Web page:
After an extensive and thorough investigation the Greater Vancouver Zoo in Aldergrove have the final results of the necropsy for Hani the Siberian Tiger.
Dr. Bruce Burton, the zoo’s veterinarian said, “The preliminary results of the necropsy indicated an accumulation of fluid and fibrin in the chest. This pathological finding is most often caused by an infection. However, upon closer inspection, this turned out not to be the case with Hani.
“She died as a result of significant left-sided heart failure caused by an unclassified form of cardio-myopathy, a chronic and poorly understood genetic disease of the heart muscle. And it was this underlying problem which caused the build up of fluid. Many domestic cats and some breeds of dogs suffer from similar forms of cardiomyopathy and it is almost always associated with sudden death.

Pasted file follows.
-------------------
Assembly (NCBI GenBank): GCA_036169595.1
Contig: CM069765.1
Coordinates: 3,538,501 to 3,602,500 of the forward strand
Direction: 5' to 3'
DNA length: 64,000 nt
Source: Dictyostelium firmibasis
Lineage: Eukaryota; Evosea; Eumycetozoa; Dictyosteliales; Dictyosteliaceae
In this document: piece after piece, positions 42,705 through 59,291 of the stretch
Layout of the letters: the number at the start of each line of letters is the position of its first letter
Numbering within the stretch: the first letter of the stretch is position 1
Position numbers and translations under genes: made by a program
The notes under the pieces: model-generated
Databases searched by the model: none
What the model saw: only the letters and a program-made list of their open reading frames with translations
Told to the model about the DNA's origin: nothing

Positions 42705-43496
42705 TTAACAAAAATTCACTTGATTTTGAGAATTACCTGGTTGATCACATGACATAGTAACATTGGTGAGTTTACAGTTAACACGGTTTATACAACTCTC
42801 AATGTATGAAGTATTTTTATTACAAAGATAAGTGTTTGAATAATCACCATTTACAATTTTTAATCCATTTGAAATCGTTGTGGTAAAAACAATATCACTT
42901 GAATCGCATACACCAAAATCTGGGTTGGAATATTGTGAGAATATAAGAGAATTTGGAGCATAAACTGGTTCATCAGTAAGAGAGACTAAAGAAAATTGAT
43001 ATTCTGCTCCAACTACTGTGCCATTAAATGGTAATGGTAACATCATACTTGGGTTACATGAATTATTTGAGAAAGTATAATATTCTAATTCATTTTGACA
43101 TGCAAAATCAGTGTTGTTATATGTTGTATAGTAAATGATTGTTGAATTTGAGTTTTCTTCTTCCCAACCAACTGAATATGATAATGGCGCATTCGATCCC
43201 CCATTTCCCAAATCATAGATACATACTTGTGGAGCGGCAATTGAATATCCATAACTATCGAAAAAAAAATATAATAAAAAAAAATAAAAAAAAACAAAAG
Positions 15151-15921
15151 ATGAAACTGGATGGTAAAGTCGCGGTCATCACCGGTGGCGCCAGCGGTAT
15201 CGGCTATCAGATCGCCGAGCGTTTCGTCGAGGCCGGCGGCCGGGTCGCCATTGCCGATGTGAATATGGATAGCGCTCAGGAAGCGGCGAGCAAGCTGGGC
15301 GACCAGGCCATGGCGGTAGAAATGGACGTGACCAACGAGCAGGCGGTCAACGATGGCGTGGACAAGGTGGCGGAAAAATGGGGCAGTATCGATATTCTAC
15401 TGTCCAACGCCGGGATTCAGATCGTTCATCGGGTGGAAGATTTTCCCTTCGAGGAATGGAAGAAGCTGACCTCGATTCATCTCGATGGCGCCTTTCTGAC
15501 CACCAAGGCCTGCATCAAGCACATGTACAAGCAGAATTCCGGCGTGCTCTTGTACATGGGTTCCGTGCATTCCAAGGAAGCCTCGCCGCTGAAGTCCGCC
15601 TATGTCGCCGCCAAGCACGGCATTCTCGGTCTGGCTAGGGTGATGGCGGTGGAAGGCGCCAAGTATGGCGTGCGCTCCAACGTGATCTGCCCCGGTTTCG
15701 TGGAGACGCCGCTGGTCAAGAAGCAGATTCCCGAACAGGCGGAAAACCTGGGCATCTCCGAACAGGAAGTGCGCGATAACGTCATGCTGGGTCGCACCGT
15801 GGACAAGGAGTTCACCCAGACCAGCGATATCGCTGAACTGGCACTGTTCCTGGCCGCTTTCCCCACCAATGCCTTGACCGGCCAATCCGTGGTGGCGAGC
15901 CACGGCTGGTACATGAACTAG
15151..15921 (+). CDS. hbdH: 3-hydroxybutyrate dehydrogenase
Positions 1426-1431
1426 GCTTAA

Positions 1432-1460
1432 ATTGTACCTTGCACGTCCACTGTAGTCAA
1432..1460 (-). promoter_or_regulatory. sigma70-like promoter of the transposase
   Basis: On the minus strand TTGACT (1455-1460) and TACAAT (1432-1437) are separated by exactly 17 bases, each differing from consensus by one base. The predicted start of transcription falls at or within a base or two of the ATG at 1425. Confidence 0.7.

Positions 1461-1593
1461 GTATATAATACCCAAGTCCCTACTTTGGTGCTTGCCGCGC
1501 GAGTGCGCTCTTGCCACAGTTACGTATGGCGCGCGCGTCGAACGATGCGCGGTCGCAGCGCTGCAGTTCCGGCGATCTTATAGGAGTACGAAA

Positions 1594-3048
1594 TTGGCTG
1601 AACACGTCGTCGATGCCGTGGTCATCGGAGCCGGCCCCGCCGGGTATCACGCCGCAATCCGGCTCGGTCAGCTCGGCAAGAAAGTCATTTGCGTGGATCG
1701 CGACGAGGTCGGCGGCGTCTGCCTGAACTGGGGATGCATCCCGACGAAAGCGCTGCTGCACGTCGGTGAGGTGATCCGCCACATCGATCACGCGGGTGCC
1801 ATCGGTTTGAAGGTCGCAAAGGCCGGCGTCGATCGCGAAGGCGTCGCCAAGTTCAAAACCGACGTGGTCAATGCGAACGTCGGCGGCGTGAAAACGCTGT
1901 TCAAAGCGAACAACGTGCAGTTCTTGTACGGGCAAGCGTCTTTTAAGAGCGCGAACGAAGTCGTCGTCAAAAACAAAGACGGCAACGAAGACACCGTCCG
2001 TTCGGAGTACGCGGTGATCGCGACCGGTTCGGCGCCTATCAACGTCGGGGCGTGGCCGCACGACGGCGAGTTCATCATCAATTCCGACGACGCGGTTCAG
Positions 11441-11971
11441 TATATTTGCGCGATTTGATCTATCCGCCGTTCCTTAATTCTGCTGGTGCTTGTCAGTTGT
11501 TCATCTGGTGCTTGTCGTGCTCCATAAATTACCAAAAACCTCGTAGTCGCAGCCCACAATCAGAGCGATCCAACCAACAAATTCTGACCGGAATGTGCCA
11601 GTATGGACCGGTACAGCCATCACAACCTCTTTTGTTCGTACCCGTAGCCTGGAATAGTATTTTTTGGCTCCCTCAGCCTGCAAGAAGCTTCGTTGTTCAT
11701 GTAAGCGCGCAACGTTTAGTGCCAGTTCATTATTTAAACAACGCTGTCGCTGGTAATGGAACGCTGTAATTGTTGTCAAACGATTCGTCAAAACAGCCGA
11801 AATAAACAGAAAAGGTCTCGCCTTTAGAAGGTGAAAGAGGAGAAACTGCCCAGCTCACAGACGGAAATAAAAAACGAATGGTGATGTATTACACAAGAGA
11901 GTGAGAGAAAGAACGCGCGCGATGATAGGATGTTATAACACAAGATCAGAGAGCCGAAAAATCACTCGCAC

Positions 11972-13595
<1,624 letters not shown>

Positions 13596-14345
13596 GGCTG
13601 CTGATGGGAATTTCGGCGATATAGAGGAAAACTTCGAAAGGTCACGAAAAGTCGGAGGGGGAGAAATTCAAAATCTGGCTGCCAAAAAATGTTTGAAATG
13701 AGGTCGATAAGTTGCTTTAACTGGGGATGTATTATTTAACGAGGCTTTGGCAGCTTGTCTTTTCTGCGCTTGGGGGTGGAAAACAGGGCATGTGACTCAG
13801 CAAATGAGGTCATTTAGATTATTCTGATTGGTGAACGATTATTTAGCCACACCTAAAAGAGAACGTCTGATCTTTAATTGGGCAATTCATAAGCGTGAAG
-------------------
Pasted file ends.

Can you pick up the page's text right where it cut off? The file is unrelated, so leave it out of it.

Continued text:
“Sadly, there are no warning signs with this disease and no successful treatment protocols. It is important to realize that all animals, both wild and domestic, can have fatal genetic, congenital or acquired problems which we are powerless to treat,” said Burton.
Zoo spokesperson Jody Henderson added, “We would like to thank Dr. Ann Britton, an independent veterinary pathologist for all her dedication and hard work with the investigation; along with others at the Animal Health Centre. Lastly, as always thanks to Dr. Bruce Burton for his thoughtful and sincere efforts.”
Burton also noted that, “We all miss Hani very much, but are comforted to know there was nothing we could have done to have either prevented or treated her condition.”